Using diurnal variations in a high rate algal pond for management pattern

B. Picot, Setyo Sarwanto Mursidik, C. Casellas, J. Bontoux

Research output: Contribution to journalConference articlepeer-review

26 Citations (Scopus)


The high rate algal pond (HRAP) is an efficient low cost wastewater system. It is well adapted to small communities with high summer loads. Many studies have been carried out on HRAP in order to adapt them to the seasonal variations of climate but very few have been devoted to the diurnal behaviour of the system which could be an important design parameter. The work for this investigation was carried out at the `Centre de Lagunage de Recherche Pluridisciplinaire' In Meze, France, community located on the Mediterranean. The results show that all variables, except COD, do have diurnal variations. During daylight, photosynthetic activity is at its peak between 13:00 GMT and 15:00 GMT with oxygen saturation rates of 350%, high pH's (pH %GTR 9) and low alkalinity. The highest removal rates of NH4_N and PO4_P are 94% and 89% respectively. During the night, photosynthesis stops and the dissolved oxygen concentrations drop to very low levels or even to zero. pH decreases (8.6) and total alkalinity increases as a consequence of the intense respiration of the algae and other organisms of the system. The various efficiencies decrease. Nutrient removal is linked to the variations of solar radiation and temperature which are considered as the main characteristics controlling algal activity. Algae contribute to the elimination of nutrients through two mechanisms: biological uptake and pH increase causing a volatilization of NH3 and a chemical precipitation of calcium phosphates. The decrease of the performances of HRAP during the night is caused on the one hand by the interruption of photosynthesis combined with respiration, causing a decrease in pH and, on the other hand, to the continued inflow of sewage in the pond. The knowledge of the diurnal behaviour of HRAP leads to a new concept of pond management. When HRAP pond effluent was withheld according to photosynthesis activity, this resulted in a more efficient removal of nutrients. Automatic systems tied to time or pH could control the release the effluent and easily implement such a management.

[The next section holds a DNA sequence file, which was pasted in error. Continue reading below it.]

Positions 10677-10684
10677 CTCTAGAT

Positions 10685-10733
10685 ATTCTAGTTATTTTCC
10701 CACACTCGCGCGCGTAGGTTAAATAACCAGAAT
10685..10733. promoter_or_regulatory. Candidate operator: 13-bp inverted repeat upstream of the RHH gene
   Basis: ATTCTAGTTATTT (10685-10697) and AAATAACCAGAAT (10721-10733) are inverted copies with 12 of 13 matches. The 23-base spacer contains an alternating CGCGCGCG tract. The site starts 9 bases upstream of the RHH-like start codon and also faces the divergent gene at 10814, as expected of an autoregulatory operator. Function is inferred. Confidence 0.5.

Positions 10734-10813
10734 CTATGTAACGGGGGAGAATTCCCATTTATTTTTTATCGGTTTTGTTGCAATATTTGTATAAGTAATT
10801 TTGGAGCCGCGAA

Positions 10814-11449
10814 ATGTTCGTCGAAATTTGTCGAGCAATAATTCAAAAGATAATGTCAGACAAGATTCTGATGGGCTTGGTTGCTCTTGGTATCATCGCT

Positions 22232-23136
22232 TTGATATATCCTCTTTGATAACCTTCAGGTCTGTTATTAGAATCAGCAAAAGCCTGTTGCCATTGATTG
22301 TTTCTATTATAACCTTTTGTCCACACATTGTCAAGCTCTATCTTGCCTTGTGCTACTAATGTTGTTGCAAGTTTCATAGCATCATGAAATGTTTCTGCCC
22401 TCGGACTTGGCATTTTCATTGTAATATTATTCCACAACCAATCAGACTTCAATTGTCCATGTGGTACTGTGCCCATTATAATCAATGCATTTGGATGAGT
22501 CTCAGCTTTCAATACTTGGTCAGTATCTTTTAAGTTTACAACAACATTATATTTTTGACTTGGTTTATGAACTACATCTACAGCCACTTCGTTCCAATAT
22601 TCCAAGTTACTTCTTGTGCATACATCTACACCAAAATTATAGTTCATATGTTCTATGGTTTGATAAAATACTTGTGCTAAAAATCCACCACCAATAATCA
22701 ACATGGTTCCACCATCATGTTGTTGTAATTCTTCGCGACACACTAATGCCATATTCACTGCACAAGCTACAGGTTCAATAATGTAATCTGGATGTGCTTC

Original languageEnglish
Pages (from-to)169-175
Number of pages7
JournalWater Science and Technology
Issue number10
Publication statusPublished - 1993
EventProceedings of the 2nd International Conference on Design and Operation of Small Wastewater Treatment Plants - Trondheim, Norway
Duration: 28 Jun 199330 Jun 1993


  • Diurnal variation
  • Domestic wastewater
  • High rate algal pond
  • Management pattern
  • Nitrogen and phosphorus removal
  • Photosynthetic variables
  • Treatment efficiencies


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